Between the four of us and professional help from behind the counter, including a mop, we got our entire area cleaned up; all the while, the rest of the people in the dining room were staring at us, Jim was standing there holding the Styrofoam husk of his former half-gallon cup in one hand and sandwich in his other hand, shouting repeatedly, GOOOOOT DAMN IT!!! He clearly was in shock at the complete catastrophe at what should have been a simple lunch.
This lunch outing is what I was envisioning as Jim tried to blame my innocent as a lamb brother during Dave’s EULOGY for eating messy food, I mean, Dave wasn’t there to defend himself, plus he was paralyzed; technically, he could not spill anything. While I did not relish my friend having to endure a spill like that, it is all the proof I needed to illustrate my point. I gently made sure Jim knew I wasn’t buying the Dave was a messy eater eulogy that afternoon.
Jim’s poor health got the better of him within a year. I am so glad I made dates to get together with him and his lovely wifey Natalie to gain his perspective on this and the following chapter stories because all of them were so worth it and also being able to give Jim just a bit of my appreciation for being such a lovely friend to my brother. I was grateful to be able to give Jim one last hug and my gratitude for his friendship to Dave and to me the day before he left this Earth. I also met his daughter Kim for the first time that evening at the hospital. I knew who she was, and she knew who I was, but we had never met. Of course, I told her the tidal wave-Goddamnit story because it is my very favorite story of her dad ever, and we laughed. We need laughter in the face of death more than anything, I think.
Natalie contacted me a few days later, asking me to speak at Jim’s memorial, but unfortunately, we were away from California at the time she called. We were in Dallas, it was Friday, and the memorial was Monday morning. They had decided on a pretty quick date because Jim’s children were already in town from all places, Dallas, and it made sense. I didn’t think we could make it and had to say no to Natalie, which broke my heart, and I am sure it broke hers too. I got off the phone and cried my eyes out in frustration of not being able to speak for him on that day while my husband furiously tried to find a flight home anyway. Maybe at least I could make it back in time for the funeral. Nothing was available for one or both of us. It turns out I ended up getting the worst case of Norovirus; I haven’t been that sick since I was a toddler and could not possibly have traveled anyway. Still, the entire weekend was ruined on a couple of levels, as you can imagine, plus the most copious projectile vomiting ever on top of that.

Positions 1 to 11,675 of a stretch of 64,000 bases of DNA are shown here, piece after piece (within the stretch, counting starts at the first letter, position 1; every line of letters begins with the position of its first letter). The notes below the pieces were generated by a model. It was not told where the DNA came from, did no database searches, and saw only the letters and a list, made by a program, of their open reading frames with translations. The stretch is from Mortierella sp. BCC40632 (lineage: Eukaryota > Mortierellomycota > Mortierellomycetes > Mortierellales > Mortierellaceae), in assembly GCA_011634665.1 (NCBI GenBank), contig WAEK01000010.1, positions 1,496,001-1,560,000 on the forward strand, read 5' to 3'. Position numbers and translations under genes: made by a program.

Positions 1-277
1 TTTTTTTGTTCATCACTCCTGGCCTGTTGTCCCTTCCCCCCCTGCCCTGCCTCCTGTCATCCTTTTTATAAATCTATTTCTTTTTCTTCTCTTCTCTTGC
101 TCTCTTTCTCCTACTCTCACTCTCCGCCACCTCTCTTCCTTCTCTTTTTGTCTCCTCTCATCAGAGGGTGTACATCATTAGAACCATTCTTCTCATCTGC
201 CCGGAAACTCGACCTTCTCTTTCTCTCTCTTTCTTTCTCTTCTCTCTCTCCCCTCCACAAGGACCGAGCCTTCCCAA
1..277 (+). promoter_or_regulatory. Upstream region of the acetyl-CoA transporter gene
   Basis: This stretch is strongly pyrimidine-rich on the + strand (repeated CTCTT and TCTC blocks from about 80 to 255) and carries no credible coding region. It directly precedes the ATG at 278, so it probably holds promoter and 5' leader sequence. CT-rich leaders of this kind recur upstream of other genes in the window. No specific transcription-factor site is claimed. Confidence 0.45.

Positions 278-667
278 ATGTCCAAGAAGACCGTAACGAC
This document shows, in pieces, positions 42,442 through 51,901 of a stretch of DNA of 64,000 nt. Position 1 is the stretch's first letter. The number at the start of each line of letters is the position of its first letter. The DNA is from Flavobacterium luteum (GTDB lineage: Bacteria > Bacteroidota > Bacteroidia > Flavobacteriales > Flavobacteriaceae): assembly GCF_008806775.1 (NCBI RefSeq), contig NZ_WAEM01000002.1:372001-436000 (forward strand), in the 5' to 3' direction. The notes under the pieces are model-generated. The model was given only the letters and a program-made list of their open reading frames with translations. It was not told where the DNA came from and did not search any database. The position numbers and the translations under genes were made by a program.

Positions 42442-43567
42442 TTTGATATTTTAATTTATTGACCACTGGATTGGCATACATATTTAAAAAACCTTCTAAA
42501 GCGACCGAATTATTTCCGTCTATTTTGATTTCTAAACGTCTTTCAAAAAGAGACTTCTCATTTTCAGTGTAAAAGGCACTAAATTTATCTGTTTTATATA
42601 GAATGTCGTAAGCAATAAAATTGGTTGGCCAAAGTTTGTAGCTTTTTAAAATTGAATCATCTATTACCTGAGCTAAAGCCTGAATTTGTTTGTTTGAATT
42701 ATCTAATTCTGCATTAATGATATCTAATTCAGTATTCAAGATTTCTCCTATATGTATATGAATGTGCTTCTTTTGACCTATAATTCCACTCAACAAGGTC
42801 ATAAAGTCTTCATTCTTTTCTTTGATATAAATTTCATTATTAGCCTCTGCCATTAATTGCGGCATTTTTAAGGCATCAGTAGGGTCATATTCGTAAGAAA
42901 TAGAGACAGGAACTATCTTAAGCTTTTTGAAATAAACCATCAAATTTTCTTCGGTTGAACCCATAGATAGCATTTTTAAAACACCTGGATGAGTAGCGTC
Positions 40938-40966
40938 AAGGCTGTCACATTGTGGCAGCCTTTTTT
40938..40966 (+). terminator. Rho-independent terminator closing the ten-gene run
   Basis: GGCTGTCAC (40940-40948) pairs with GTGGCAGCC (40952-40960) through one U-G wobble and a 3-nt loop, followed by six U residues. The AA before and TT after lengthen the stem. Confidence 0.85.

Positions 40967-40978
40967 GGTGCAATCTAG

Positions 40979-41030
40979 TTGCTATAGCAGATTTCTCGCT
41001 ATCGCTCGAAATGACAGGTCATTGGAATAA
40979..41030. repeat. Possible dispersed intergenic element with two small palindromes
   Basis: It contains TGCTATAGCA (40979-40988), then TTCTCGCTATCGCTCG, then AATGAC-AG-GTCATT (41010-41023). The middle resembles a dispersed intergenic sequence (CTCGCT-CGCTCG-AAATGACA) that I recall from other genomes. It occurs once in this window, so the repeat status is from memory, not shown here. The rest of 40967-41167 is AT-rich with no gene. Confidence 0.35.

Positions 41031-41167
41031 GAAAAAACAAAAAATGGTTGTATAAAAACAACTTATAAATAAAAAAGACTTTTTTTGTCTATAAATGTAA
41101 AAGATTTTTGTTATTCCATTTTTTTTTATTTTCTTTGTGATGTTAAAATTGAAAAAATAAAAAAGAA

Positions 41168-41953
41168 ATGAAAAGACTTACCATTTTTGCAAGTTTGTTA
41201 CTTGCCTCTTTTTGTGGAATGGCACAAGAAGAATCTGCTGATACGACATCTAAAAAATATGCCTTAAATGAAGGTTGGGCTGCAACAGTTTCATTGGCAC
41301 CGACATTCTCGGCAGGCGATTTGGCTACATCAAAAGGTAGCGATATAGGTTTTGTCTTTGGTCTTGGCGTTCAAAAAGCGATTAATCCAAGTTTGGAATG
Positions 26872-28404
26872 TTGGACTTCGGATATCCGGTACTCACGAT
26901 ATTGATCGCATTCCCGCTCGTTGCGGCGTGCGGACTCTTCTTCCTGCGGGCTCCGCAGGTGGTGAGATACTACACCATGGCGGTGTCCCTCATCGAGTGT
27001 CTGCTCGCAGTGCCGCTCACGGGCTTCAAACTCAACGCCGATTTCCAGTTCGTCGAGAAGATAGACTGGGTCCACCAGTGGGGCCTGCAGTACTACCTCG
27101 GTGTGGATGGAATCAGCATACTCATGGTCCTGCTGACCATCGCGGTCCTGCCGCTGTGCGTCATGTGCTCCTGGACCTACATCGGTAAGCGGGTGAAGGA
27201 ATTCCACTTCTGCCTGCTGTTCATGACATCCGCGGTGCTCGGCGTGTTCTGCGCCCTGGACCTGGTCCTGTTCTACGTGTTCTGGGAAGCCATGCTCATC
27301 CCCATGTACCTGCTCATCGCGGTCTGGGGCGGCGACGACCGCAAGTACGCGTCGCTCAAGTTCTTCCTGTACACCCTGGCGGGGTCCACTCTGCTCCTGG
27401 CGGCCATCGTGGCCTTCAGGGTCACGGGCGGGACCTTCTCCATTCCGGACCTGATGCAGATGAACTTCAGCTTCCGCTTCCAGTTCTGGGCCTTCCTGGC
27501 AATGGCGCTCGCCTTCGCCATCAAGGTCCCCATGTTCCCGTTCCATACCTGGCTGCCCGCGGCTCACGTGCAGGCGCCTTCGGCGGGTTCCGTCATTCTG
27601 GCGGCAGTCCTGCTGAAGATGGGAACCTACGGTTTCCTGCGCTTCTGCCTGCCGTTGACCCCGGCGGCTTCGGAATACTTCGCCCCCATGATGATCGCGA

If I were to have given a eulogy for Jim, besides emphatically publicly acknowledging that he was an incredible friend to my brother, to our family, to me, I would have to include my frequently said phrase from the days when we worked together. As often happens when one is promoted to a role where unpleasant decisions have to be made, people downhill of that decision will complain. I would NEVER let anyone bitch about Jim in my presence; I would stop them by announcing, “I would take a bullet for Jim.” That shocked most people because I said West Wing, not Secret Service, I am a little wisp of a human compared to Jim, but they got the point. In time I know they understood my dedication as they got to know Jim, his work ethic, his fairness, his humor better. I suppose this chapter is just that, but alas, some bullets are not possible to stop. I aspire to be the kind of friend you were-but have a way to go. Let me also state for the permanent record and correct one tiny aspect of Dave’s eulogy… some people just spill more than others, and we will call it a day. I adore you, thank you for being in my circus, Jim!Mardi
Back to my afternoon with Jim, he laughed as I enacted my perspective of that epic lunch spill to him. Several years after the fact, it had grown hilarious to him too. As we came down off that laugh, I asked him to tell me one of my favorites, the Las Vegas stripper donut story, again, so I would get the details correct. He was delighted to recall all of it, moved back in his recliner, and back in time to provide the history of the guys taking Dave to Vegas because you had to know the chronology of the Vegas trips before the Las Vegas stripper donut story to fully appreciate the Las Vegas stripper donut story…